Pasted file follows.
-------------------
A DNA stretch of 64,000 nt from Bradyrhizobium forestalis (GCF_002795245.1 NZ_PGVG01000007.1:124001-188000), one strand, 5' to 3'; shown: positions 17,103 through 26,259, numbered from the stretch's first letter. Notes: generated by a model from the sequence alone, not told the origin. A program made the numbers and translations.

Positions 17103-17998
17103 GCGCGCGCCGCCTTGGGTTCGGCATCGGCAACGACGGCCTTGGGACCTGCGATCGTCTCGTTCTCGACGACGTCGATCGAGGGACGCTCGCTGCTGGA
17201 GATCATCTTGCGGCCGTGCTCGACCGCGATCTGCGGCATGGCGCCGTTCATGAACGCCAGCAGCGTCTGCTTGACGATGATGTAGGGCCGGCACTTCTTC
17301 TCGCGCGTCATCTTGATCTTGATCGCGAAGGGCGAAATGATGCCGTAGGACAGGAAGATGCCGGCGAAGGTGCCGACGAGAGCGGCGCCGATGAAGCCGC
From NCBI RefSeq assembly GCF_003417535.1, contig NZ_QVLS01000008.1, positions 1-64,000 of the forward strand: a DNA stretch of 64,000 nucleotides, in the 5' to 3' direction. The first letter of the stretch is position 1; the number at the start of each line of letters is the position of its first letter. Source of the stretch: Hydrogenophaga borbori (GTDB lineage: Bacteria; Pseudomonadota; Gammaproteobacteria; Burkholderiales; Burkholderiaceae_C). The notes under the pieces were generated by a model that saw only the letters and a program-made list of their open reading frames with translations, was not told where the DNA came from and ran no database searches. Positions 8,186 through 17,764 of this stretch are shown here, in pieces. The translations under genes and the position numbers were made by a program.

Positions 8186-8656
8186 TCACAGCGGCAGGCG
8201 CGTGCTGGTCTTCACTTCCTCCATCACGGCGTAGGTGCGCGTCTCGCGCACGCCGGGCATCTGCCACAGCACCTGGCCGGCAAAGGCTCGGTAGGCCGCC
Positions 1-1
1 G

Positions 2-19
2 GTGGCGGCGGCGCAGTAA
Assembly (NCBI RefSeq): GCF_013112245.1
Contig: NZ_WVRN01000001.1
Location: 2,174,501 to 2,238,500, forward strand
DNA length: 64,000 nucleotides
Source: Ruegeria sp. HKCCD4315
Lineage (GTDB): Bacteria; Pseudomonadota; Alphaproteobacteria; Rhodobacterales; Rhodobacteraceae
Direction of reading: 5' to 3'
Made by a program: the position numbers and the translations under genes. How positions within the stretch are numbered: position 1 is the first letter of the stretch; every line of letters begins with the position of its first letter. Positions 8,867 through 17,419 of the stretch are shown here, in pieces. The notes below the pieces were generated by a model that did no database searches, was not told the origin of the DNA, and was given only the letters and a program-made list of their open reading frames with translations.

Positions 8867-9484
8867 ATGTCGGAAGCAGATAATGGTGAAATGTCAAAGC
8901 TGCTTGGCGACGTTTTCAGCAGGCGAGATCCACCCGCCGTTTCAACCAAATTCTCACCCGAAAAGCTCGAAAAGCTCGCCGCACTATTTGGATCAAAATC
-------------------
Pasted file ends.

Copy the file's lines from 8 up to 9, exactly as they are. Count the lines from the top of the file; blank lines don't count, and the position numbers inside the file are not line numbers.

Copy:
8186 TCACAGCGGCAGGCG
8201 CGTGCTGGTCTTCACTTCCTCCATCACGGCGTAGGTGCGCGTCTCGCGCACGCCGGGCATCTGCCACAGCACCTGGCCGGCAAAGGCTCGGTAGGCCGCC